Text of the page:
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Buchen, Walther (ed.) / The Wisconsin magazine
Vol. VII, No. 8 (May 1910)

Wells, Chester C.
From a far country,   pp. 29-30

Page 29

From a Far Country
           CHESTER C. WELLS
  Their native land forever closed against
them, deprived of their citizenship and
menaced by Siberian dungeons, branded
as political traitors by their government
because they demanded freedom of thought
and speech, three Russian students are
studying at the University of Wisconsin,
attempting to fit themselves for American
citizenship and lives of achievement.
  Perhaps no American student has suf-
fered anything like the privations, hard-
ships, and risks of death that have fallen
to the lot of Boris Emmet, Leon A. Gut-
owski and Leonard B. Moiseyeff, who are
entered as special first and second year
students. Each, beginning his education
in the schools of Russia, has be-n com-
pelled to fly from the country, leave his
family, and permit absolute confiscation of
all of his property, as a sacrifice to his
principles. The freedom for which each
became an exile from the realms of the
Czar, has called him to America. New
language, new standards, new people, new
life-all those are terrorless where there is
  Pathetic, but vividly romantic, are the
life stories of these men. At St. Peters-
burg universitywhere constant and terrible
rebellion is led against Russian absolutism
by the students, Emmet spent three active
years. Finally captured as a revolutionist,
he fled from Russia to escape death, for-
feiting a ten thousand dollar bail-the half
of his inheritance-and forever severing
himself from his mother, his friends, and
his country. Oppressive soldiery service
forced upon Gutowski, a student at an im-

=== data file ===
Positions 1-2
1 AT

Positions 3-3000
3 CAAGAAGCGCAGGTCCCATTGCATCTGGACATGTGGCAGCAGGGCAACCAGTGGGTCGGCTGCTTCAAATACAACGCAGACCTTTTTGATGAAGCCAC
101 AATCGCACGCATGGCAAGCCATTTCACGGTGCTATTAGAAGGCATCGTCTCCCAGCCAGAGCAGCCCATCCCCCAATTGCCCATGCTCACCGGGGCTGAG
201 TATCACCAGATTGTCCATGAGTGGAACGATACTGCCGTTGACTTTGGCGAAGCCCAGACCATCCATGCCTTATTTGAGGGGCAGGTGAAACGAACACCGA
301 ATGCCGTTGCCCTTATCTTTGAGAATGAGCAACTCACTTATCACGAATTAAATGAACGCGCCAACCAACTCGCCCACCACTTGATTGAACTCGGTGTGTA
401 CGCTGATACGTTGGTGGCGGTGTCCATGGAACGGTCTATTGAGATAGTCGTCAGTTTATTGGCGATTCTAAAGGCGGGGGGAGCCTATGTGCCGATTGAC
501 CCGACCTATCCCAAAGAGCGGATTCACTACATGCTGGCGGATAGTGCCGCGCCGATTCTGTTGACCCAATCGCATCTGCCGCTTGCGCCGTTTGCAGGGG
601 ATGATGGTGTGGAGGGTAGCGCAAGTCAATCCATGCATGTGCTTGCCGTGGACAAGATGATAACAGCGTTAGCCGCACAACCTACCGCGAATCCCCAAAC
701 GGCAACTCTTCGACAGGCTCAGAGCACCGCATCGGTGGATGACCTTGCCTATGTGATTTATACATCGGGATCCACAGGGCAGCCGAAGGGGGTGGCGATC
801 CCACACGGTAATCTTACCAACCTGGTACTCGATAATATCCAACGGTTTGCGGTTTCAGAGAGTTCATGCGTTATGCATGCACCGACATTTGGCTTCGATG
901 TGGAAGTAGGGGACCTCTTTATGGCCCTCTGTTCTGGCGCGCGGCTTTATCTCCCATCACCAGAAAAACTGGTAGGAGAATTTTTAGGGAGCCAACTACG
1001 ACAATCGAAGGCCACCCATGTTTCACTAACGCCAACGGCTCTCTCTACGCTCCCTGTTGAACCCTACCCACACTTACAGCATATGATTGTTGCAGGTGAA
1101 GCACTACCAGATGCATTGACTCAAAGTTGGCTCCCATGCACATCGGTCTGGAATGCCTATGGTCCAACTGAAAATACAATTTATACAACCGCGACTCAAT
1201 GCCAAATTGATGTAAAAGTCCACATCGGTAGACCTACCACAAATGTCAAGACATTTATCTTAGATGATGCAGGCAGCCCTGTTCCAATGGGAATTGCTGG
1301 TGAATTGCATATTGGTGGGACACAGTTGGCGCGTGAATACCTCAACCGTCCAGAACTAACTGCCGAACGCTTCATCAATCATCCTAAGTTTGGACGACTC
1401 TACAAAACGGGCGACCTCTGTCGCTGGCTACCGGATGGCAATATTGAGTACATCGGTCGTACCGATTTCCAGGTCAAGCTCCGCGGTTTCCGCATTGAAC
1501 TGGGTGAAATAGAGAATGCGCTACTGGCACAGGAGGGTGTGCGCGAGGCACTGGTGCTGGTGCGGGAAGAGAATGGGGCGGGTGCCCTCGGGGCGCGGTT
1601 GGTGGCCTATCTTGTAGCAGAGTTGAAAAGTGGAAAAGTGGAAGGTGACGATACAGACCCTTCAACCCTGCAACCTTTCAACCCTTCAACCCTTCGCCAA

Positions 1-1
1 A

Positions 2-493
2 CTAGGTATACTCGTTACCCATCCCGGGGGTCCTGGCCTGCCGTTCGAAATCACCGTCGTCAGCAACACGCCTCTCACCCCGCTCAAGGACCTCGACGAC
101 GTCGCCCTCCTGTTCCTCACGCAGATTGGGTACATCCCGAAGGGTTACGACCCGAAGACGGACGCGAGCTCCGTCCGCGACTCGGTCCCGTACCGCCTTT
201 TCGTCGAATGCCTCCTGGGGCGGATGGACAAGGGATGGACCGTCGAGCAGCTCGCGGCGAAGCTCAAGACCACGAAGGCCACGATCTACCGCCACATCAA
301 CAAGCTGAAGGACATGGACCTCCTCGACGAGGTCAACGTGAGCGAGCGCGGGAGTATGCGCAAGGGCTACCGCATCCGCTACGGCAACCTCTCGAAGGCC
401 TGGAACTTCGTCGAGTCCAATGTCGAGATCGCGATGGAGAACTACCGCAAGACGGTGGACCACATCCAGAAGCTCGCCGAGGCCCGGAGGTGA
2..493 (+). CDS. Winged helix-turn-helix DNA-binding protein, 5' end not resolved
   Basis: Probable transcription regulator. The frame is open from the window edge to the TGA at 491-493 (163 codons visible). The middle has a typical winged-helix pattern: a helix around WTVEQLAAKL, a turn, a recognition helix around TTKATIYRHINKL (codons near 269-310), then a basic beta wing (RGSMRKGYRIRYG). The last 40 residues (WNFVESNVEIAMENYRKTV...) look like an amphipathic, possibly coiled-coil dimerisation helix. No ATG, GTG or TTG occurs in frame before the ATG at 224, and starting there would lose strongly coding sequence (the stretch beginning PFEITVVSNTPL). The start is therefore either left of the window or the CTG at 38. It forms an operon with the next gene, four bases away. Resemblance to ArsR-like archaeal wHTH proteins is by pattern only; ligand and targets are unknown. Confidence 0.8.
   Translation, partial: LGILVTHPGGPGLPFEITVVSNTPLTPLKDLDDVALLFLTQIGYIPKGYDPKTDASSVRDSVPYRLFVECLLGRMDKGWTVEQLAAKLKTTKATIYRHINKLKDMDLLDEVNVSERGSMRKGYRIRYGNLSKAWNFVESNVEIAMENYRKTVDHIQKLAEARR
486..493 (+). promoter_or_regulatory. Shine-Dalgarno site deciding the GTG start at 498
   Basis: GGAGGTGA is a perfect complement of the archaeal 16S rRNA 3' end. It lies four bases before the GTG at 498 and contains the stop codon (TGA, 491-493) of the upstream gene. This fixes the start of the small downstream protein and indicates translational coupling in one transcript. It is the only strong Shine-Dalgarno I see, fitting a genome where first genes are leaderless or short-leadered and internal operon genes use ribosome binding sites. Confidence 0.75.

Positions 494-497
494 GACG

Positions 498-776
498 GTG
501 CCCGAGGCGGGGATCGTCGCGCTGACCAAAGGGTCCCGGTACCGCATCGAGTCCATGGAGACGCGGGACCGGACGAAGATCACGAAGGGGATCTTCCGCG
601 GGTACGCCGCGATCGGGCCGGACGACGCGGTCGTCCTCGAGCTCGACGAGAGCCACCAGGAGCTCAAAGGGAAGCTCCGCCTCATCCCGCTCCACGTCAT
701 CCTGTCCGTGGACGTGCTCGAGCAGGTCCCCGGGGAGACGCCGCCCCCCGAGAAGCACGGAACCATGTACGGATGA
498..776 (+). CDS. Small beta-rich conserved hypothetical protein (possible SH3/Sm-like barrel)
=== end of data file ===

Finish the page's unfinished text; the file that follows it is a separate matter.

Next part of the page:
perial military academy, took him into
many horrible conflicts with Chinese rob-
bers during the Russo-Japanese, war, land-
ed him in the rear of the battle of Mukden,
and then in siege duty at Vladivostok,
from where he escaped to a new world.
Twice Moiseyeff was imprisoned in Si-
beria because of his membership in one of
the  thousands of secret societies that
honeycomb the whole Russian monarchy
by their manipulations for liberty. These
are the tales of sorrow and suffering that
are laid at Wisconsin's feet.
Boris Emmet, still a young man, was
a wealthy Russian student a few years ago.
His father, secretary of the court at St.
Petersburg, and official of the Czar, had
left him a rich inheritance. But Emmet
believed the Russian system was wrong,
and allied himself with the majority of
students in the work of socialism, as Amer-
icans style it; probably nihilism in the
eyes of Russia. He was finally implicated
and captured.   Sentenced to death, he
fled. He sought America, where he mas-
tered the strange tongue, and finally se-
cured a position in the business depart-
ment of a Milwaukee newspaper. He de-
veloped an active interest in socialism.
He was transferred from the business to
the reportorial department of the paper,
and successfully covered labor and social-
istic news. He is now majoring in ccono-
mics and political science at the university.
  With an ambition to become a leader in
the work of socialism, Emmet is working
his way through school. He expects to re-
ceive credit here for work done in St.
Petersburg university and be ranked as a
junior next year. Emmet has taken his
first steps toward becoming a naturalized
citizen of the United States, and is active
in the Socialism and International clubs
of the university.
  Today Leon Gutowski, batallion adju-
tant, ranking as first lieutenant in the uni-
versity cadet corps, one of the five best
marksmen in the school and a member of
the Wisconsin rifle team, regrets the de-
sertion at Vladivostok which forever bars
his nation from him. Better would it have
been, he believes, to put up with the tor-
turous service than yield to the bravado
inclination which led him to embark pass-
age to England. But by hard application
he is becoming an American and prepar-

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